ADF excitation

The effects produced by the acoustic diffuse field excitations are considered next with reference to the spectra of the total kinetic energy PSD and total radiated sound power PSD shown in plots (c) and (d) of Figure 11. At frequencies below acoustic coincidence, the spectrum of the kinetic energy is similar to that found for the 45o acoustic plane wave excitation (thick-solid line in plot (a)). Thus, above the first resonance frequency of the plate, the spectrum of the kinetic energy tends to fall following the mass law with a 6 dB/octave slope. Also, the spectrum becomes increasingly smooth and characterised by wide band crests due to the overlapping of a linearly increasing number of modal responses. Around the critical frequency at about 7.54 kHz, the spectrum shows the wide frequency band ridge with multiple resonance peaks. However, this ridge is relatively modest in comparison to that found for the grazing acoustic plane wave excitation and extends over a wider frequency band. This is because, as schematically shown in Figure 9(b), the acoustic diffuse field excitation is composed by acoustic plane waves with a uniform distribution of angles of incidence. Thus the excitation coincidence phenomenon extends to all frequencies starting from the critical frequency (highlighted by the thick-dashed vertical line) to infinity. Since the energy of the diffuse excitation field is equally divided between waves at all angles of incidence, the excitation coincidence phenomenon at every frequency, and thus for every angle of incidence, is not as strong as that for the single plane wave with a fixed angle of incidence. However, it spans over a much wider frequency range, ideally up to infinity.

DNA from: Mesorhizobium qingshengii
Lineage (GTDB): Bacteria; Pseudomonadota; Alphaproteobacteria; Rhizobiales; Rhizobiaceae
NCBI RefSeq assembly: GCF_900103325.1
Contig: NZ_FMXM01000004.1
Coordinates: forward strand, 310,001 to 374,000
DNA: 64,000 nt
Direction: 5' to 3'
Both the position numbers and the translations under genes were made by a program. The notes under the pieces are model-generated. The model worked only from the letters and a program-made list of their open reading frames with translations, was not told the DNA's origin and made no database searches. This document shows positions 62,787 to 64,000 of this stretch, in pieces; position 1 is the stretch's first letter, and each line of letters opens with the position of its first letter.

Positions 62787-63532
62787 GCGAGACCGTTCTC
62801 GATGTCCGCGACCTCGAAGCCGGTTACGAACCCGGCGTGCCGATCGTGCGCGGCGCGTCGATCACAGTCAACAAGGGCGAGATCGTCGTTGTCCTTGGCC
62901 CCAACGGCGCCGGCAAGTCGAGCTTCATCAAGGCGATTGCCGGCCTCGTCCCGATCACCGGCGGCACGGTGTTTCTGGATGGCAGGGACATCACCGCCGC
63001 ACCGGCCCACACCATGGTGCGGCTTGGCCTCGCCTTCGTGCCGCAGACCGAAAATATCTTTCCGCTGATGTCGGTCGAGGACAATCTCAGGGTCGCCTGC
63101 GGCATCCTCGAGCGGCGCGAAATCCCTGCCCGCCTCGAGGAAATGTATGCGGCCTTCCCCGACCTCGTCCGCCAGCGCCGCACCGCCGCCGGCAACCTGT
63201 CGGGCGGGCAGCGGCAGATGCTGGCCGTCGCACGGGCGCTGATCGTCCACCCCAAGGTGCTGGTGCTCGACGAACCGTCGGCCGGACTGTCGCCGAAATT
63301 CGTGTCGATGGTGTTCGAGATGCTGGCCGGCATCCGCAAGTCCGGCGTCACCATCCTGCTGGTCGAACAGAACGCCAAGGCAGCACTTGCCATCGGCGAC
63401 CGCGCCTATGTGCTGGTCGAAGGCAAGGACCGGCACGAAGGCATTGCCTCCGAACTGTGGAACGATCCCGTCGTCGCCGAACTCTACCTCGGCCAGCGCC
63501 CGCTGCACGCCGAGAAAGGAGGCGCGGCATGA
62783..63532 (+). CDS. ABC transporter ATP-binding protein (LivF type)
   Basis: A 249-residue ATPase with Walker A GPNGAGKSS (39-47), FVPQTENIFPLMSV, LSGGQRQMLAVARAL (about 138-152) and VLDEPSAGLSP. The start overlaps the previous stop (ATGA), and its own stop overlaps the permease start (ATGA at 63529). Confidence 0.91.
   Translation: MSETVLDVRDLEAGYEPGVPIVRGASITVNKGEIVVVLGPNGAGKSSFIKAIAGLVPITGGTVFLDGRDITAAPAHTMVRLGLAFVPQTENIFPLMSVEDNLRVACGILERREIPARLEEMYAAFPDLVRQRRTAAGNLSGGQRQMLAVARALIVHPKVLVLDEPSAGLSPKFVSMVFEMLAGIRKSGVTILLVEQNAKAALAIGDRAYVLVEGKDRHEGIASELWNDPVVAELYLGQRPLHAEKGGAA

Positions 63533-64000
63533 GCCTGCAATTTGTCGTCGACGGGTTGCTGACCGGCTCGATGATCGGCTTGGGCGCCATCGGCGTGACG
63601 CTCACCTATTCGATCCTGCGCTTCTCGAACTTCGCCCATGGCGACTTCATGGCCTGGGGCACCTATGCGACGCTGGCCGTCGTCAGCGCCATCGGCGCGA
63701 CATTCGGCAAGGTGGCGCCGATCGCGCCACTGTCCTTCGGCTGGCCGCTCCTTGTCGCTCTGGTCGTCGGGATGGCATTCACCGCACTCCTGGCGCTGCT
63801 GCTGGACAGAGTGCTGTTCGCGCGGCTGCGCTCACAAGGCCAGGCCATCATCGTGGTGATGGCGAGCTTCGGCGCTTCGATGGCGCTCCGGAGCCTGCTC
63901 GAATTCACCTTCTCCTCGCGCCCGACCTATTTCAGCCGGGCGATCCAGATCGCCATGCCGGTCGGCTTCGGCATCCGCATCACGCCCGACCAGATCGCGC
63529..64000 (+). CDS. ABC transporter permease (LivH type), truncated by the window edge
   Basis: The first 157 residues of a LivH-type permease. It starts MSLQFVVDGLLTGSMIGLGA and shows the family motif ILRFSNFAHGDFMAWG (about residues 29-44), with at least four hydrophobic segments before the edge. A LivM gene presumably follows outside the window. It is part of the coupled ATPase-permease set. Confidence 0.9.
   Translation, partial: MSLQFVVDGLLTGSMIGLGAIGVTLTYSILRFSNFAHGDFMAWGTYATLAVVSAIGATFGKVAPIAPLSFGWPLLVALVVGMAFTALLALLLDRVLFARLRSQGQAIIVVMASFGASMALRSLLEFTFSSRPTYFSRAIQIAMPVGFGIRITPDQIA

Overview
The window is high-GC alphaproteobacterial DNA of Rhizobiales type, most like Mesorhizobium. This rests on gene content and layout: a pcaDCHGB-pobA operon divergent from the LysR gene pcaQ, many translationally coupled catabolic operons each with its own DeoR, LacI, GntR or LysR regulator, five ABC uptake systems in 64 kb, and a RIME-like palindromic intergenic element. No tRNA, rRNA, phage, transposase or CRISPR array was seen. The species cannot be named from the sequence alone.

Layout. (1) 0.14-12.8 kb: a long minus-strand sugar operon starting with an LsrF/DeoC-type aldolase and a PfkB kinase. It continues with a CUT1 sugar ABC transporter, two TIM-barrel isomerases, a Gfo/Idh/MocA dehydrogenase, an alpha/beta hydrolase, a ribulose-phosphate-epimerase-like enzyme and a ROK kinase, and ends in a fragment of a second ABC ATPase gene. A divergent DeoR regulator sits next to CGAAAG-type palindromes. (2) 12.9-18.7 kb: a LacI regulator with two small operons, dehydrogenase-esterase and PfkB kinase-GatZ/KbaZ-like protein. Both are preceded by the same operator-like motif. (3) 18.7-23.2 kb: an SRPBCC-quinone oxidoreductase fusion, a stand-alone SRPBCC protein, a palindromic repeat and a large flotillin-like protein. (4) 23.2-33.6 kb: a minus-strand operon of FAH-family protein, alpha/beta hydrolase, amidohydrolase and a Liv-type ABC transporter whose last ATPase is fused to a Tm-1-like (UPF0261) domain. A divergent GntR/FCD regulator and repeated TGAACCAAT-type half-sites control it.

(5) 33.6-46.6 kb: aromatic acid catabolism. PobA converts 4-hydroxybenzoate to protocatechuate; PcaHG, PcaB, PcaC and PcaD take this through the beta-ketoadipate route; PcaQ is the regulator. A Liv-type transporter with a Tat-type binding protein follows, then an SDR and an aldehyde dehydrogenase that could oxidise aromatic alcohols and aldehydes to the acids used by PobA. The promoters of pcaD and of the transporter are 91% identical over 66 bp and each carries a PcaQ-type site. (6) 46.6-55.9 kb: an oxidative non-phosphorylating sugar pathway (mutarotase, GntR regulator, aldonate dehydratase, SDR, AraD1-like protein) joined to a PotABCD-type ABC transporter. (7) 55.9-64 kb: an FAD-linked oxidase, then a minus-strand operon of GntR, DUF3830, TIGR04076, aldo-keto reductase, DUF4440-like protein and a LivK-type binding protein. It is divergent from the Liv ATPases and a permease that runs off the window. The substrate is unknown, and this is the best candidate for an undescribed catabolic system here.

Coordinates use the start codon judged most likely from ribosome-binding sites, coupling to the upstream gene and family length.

In general the observations made for the spectrum for the total kinetic energy also apply to the spectrum for the total radiated sound power. In fact, for frequencies below acoustic coincidence, the radiated sound power shown in plot (d) is similar to that found for the 45o acoustic plane wave excitation (solid line in plot b). Thus, at low frequencies, the spectrum of the radiated sound power PSD is characterised by a smaller number of well separated resonances since the sound radiation mechanism tends to filter out those resonances due to plate natural modes with both or one even mode orders. As the frequency rises above the fundamental resonance frequency of the plate, the spectrum of the mean radiated sound power tends to fall according to the mass law with a slope of 6 dB/octave. When the frequency reaches the critical frequency at about 7.54 kHz (highlighted by the thick-dashed vertical line), the spectrum shows a wide band ridge, which is less marked than that visible in plot (b) for the 45o acoustic plane wave excitation (thick-solid line) but is much more noticeable than that found in plot (c) for the kinetic energy due to the diffuse acoustic field excitation. This phenomenon is due to the fact that, on one hand, the diffuse acoustic field distributes the energy to plane waves with all angles of incidence and thus distributes the excitation coincidence effect over all frequencies above the critical frequency and, on the other hand, the sound radiation becomes very effective around the critical frequency.

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